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St. Thomas’ Cathedral, Zero Point of Mumbai

St. Thomas’ Cathedral

Zero Point of Mumbai

Churchgate Station is one of the prime entry points to Mumbai (once Bombay) and the name refers to the St. Thomas’ Church. Once the southern portion of the island city of Bombay was surrounded by a high wall and was referred to as the Fort Area.

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St. Thomas’ Cathedral, Mumbai

The wall had three gates and the one near the present day location of the Flora Fountain. Because of its proximity to the St. Thomas’ Church it came to be known as the Churchgate.

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St. Thomas’ Cathedral, Mumbai

That is why the whole area towards the West of the Church is called Churchgate even today. The railway station also shares the same name.

Today the walls and the gates no longer exist as they were demolished in 1860s. After the demolition of the fort, several streets were constructed across the Esplanade, fragmenting it into several separate patches of green. The Oval Maidan happens to be one of them. (Also see: Round the Oval)

The St. Thomas’ Church stood at the north west corner of the Fort Area and served as the zero point of Mumbai. Distance along all major roads were measured from this point.

Today the church stand in the heart of Mumbai and is located just west of the Horniman Circle Garden. A plaque at a entrance of the church mentions the story of Mumbai’s zero point with a map.

It says from the church 16 mile stones were laid out, leading to the north of the city. The milestone measured 4 feet in height but are submerged by the increasing road level. Today 11 of the 16 milestones have been located.

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Mumbai Zero Point Plaque, St. Thomas’ Cathedral, Mumbai

The church has been a place of Christian worship since 1718 although the foundation stone was laid way back in 1676. In the initial stage the walls of the church rose to a height of 15 feet after which the construction was abandoned.

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Stained Glass, St. Thomas’ Cathedral, Mumbai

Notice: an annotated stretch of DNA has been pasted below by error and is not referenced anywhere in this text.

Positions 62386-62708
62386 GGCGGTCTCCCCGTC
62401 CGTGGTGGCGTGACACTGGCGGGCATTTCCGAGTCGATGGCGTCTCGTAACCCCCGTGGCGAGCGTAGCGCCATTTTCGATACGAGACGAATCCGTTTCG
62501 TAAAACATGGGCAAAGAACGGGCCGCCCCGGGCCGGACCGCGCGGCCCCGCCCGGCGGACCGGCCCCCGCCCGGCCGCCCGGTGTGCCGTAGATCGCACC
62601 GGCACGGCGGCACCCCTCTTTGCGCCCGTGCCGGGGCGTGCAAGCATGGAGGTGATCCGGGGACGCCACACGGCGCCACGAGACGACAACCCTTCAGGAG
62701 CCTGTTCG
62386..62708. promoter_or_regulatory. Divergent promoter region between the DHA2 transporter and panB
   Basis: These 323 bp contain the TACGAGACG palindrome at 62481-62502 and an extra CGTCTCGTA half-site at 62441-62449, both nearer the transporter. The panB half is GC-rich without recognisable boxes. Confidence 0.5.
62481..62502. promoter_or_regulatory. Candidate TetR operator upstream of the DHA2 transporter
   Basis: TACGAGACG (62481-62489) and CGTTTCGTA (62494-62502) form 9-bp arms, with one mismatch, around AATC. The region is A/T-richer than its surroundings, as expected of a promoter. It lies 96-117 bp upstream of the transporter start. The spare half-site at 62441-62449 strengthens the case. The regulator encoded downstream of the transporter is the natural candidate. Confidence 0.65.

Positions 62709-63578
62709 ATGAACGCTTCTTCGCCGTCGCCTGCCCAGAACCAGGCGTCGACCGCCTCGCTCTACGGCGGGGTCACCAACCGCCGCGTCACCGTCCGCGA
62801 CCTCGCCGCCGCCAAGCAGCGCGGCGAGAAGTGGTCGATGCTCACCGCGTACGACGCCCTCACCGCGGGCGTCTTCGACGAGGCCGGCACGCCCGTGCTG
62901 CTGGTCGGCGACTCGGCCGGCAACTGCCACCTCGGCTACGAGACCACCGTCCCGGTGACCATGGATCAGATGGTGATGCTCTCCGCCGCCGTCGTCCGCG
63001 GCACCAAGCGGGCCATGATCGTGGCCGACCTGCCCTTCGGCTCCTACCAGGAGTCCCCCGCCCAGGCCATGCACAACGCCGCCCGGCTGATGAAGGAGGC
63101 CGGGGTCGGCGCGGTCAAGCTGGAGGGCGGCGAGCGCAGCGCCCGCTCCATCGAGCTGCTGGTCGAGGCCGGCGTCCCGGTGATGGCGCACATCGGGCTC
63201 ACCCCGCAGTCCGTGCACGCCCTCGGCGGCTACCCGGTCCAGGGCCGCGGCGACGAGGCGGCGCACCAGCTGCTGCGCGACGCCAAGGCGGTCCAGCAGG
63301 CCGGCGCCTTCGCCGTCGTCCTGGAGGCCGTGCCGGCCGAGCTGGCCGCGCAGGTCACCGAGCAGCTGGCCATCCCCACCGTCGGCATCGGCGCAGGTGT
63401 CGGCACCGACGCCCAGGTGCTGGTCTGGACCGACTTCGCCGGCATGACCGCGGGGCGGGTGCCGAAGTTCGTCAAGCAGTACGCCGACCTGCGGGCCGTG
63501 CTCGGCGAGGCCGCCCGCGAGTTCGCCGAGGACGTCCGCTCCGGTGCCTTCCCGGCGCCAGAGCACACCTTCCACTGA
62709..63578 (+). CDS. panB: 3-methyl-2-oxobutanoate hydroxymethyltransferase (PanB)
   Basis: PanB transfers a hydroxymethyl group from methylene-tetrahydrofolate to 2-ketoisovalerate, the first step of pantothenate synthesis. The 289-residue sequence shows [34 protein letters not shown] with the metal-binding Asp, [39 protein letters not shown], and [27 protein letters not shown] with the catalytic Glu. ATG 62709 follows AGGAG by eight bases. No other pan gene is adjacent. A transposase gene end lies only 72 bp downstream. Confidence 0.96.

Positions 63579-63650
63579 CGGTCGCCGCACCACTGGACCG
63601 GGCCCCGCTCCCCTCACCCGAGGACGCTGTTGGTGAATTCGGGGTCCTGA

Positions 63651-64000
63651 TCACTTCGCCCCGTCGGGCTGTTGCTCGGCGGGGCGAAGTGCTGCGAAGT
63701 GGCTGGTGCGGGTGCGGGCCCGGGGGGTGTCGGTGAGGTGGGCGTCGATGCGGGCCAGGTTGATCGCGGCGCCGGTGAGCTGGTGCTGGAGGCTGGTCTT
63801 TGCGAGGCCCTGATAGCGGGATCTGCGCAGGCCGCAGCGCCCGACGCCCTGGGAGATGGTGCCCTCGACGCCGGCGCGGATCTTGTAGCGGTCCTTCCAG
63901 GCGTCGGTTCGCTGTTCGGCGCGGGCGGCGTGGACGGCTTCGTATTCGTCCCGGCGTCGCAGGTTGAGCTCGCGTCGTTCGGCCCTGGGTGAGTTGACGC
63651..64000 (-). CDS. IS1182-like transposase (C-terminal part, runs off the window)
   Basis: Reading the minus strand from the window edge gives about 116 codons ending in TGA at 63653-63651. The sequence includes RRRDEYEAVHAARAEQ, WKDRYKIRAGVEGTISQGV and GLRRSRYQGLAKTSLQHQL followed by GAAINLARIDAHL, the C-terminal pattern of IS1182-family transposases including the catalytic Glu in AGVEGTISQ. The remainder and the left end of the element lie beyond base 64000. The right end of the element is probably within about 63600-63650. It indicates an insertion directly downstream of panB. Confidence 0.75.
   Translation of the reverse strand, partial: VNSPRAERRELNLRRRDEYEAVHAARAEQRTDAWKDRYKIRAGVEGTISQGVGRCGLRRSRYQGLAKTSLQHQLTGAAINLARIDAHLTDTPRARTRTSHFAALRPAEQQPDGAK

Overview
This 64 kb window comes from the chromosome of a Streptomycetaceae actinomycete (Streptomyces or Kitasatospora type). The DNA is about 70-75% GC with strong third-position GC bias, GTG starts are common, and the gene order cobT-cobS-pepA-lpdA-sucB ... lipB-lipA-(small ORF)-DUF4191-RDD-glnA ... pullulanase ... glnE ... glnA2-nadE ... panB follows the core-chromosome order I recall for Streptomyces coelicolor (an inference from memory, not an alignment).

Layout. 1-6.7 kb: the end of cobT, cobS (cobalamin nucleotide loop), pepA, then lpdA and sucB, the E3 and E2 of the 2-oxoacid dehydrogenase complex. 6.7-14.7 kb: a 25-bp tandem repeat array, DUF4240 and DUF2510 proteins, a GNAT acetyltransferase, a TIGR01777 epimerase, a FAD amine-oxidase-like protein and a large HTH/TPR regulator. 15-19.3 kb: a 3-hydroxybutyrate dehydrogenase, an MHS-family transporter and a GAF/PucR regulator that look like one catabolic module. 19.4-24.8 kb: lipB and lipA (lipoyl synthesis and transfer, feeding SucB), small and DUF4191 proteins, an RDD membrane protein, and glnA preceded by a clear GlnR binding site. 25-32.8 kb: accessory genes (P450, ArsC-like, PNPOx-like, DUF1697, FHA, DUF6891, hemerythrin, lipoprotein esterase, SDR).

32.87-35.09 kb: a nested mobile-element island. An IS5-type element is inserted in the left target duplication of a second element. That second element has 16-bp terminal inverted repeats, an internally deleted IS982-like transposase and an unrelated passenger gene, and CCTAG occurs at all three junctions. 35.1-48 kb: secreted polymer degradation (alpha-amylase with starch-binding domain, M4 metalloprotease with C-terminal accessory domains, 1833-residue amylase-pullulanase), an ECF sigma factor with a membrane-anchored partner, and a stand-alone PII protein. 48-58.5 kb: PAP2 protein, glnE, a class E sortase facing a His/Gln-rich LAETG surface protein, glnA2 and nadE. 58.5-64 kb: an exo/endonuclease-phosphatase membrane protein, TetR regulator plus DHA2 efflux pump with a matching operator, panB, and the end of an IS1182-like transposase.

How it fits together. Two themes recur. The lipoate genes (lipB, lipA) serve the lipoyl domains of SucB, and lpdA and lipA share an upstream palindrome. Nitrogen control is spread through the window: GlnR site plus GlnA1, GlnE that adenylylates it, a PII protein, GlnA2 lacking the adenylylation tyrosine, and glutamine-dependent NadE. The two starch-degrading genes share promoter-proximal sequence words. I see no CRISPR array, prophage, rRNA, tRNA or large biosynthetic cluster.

The plaque was placed on December 2018 to commemorate the tercentenary celebration of the church.

The site lay desolate for 30 years after which Richard Cobbe, the Chaplain of East India Company, took up the initiative of completing the place of worship.

The church was finally opened to public of the Christmas Day of 1718 and ever since it has served as a Christian place of worship.

However it was much later in 1816 the Church was dedicated to St. Thomas by Bishop Thomas Middleton, the first Bishop of Calcutta and the first Anglican Bishop of British India.

St. Thomas was a direct apostle of Jesus Christ, who arrived on the western cost of India on 52 CE and have said to preached the Gospel all along the Malabar cost.

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Memorial of Thomas Carr, St. Thomas’ Cathedral, Mumbai

He preached across all sections of the community and have said to have made seventeen thousand converts. His followers are part of Orthodox Church of Kerala and are referred to as the Syrian Christians or Thomas Christian.

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Plaques inside St. Thomas’ Cathedral, Mumbai

In July 1837 the Diocese of Bombay was formed and Thomas Carr became the first Bishop of Bombay.

The Anglican Church was converted into a Cathedral and came to be known as St. Thomas’ Cathedral, the seat of Bishop of Bombay.

Several addition was made to the former church with a clock tower being added at the western end in 1838.

In 1911 King George V and his wife Queen Mary attended the church service before proceeding to Delhi for the coronation and the transfer of capital. (Also see: Coronation Park, Delhi)

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Interior of St. Thomas’ Cathedral, Mumbai

Today the St. Thomas’ Cathedral, built in Gothic style, stands in one of the busiest areas of Mumbai. The interiors serves as an oasis of peace surrounded by the most chaotic regions of the city.

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Stained glass at the alter, St. Thomas’ Cathedral, Mumbai

At the entrance of the church is the zero point plaque and next to it is a fountain. The beautiful marble fountain was founded by Parsi and entrepreneur and philanthropist Cowasji Jehangir Readymoney.

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Fountain, St. Thomas’ Cathedral

The fountain was brought from England in parts and was assembled in the church compound in 1864. Sadly it no longer functions.

The interior walls are lined with memorial plaques of notable servants of the East India Company and other notable Englishmen and women.

On the south – east corner is a memorial of Thomas Carr. The memorial represents the first Bishop of Bombay lying in eternal rest.

The other important plaques include the memorial of 300 passengers of the steam ship Cleopatra, who perished when the ship sank of the coast of Malabar on 15th April 1847 and the plaque of Jonathan Duncan, the longest governor of Bombay (1795 – 1811).

The front row of the church contains the two iconic chairs occupied by King George V and Queen Mary. Brass plates attached to the chairs mentions the historic event. Just before the two chairs is a pew, used my Mother Theresa in 1989.

The floor is paved with beautiful marble and the pillars are fitted with beautiful wrought iron fan bracket. The alter is lined with beautiful stained glass window and a lone stained glass window stands at the south west corner.

St. Thomas’ Cathedral, Mumbai is a active place of worship with regular prayer service held every Sunday. The church remains open every day 7 am to 6 pm and photography is allowed.

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